So there we have it, my synopsis discoveries. Rather than being a big scary hoop that needs to be jumped through, it’s a really useful tool for making sure novels are on track. Who knew!

Progress update: I’m now just about three quarters of the way through the redraft, but just coming up to a section that needs a bit of TLC. Still aiming for the end of the month, so wish me luck!

Hopefully my next post will be about researching agents, but I might get distracted by something shiny and write about that instead, we shall see. In the meantime, have you had an experience like mine – a big scary necessity that actually turns into something really useful?

Feeling Claustrophobic?

Time for the elevator pitch.

Technical Diagram

Technical Diagram

This is the latest in my series on trying to get published for the first time. The last post covered how long, how ice-agingly long, it’s taken to get to the point where I’m nearly ready to send my novel off to agents for the first time – summary (spoiler alert): seven years.

But, quick redraft aside, I’m nearly there, so the hard work is over, right?

Right?

Ah. Not quite. Not by a long shot actually. You see, it’s not just your novel you need to send to agents to attract their attention. In fact you shouldn’t send them your novel, not the whole of it. Which is an arse because my epilogue is killer. For most agents the form seems to be a brief covering letter, a brief synopsis and the first three chapters. And what’s the crucial part of all of this? The elevator pitch. Or lift pitch if we’re being properly British about this. The novel in 25 words or thereabouts.

25 words.

The novel I’ve spent seven years (more off than on, to be fair) getting to a perfect no-word-wasted 90,000 words, all crunched up into one little bite-size morsel. It’s horrendous torture! And also strangely fun…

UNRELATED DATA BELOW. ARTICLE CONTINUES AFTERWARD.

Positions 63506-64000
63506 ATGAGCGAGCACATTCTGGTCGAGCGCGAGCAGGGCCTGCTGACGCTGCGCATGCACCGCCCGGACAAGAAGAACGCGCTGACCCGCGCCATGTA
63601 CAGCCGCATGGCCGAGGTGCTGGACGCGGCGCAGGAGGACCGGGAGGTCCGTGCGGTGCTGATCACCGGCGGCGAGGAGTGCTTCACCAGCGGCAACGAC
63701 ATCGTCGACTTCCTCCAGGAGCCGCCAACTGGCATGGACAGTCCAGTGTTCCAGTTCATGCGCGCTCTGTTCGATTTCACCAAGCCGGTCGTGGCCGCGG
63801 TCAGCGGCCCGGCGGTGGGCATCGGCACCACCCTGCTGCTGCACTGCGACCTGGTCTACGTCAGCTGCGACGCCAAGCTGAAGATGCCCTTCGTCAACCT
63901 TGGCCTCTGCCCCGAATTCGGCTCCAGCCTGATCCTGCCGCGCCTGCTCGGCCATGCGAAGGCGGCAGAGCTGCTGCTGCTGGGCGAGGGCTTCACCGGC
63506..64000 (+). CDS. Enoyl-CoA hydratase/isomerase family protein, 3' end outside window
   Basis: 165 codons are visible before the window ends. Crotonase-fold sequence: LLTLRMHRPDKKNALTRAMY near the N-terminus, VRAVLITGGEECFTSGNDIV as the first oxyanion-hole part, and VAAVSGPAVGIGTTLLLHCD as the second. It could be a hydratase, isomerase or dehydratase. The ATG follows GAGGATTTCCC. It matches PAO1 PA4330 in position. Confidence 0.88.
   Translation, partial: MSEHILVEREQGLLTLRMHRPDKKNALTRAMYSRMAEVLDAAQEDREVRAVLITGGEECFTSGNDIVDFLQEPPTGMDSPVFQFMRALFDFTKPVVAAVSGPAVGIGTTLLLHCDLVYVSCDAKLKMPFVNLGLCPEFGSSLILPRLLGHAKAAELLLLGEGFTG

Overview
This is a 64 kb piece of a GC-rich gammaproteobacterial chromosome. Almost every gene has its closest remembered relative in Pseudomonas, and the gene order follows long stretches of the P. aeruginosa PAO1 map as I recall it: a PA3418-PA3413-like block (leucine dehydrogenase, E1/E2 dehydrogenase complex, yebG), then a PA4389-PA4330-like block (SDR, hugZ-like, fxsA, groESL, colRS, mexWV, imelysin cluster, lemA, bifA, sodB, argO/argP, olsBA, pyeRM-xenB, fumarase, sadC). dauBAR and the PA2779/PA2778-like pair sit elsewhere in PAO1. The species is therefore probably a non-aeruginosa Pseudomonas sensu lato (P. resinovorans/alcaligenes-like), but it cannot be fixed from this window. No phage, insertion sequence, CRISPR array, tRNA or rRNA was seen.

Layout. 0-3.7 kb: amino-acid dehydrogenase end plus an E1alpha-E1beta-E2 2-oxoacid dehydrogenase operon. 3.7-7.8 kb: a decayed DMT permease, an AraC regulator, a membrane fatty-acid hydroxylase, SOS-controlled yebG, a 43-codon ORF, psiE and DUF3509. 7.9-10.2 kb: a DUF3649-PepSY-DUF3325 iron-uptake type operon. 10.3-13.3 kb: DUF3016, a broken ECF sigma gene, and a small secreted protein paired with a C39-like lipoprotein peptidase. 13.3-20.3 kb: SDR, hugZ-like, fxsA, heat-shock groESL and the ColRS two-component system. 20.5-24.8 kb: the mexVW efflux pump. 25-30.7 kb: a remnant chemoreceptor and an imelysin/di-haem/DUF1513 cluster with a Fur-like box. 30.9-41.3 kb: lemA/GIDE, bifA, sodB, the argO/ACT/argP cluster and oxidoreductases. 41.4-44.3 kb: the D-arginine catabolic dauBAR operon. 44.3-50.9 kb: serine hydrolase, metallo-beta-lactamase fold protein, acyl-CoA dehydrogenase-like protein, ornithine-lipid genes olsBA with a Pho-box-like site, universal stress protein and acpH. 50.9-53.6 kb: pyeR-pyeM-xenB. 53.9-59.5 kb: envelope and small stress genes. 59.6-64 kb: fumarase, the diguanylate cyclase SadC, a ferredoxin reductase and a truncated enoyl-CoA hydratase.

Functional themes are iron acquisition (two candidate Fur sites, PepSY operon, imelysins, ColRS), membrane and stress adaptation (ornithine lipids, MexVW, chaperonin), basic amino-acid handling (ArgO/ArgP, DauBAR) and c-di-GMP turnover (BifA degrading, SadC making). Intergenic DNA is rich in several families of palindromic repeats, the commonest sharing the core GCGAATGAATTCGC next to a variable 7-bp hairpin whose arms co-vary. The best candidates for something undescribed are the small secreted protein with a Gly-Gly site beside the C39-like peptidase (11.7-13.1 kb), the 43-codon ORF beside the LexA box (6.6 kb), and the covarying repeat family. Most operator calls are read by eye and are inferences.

The trouble is, there’s so much of it that feels important, that needs to be highlighted to any potentially interested party, that I don’t quite know what to omit. Every little twist and turn, all the little asides, every minor character is the product of blood, sweat and coffee. How could I not include the terse security guard who turns up in the background of two scenes? I count him as a close friend, so what if he’s imaginary – I’ve known him longer than anyone I work with!

What’s the trick? Buggered if I know. Is it best to lead with character or with setting? Goals or obstacles? The literal or metaphorical interpretations? Seeing as there are so few words and so many crucial details, it seems like the best thing to do is include the absolute dramatic crux of the novel. Who is it about? What do they want? What’s stopping them?

So bearing that in mind, here we go. This is, so far at least, the elevator pitch for A Calling-on Song:

‘Robin is a reclusive university dropout whose attempt to rebuild his identity is derailed when dying folk tales choose him as their next custodian’

I’ve still got one word to play with, so I’m not done tinkering yet. What I really want to do is somehow get an idea of the setting in there too (a dying high street in small-town England) but I haven’t found a satisfactory way of shoe-horning it in. Yet.

Hold up, I’ve come up with an alternative. Here’s attempt two with a bit of scene setting and hint of things to come:

‘On a dying high street, reclusive shop-boy Robin tries to rebuild his identity but is assailed by sentient folk-tales desperate to outrun Oblivion.’

There’ll be more on covering letters and the dreaded synopsis soon, but in the mean time let me know which one you prefer (and why) and try breaking some of your favourite books down into a 25 word pitch and letting me know how you get on!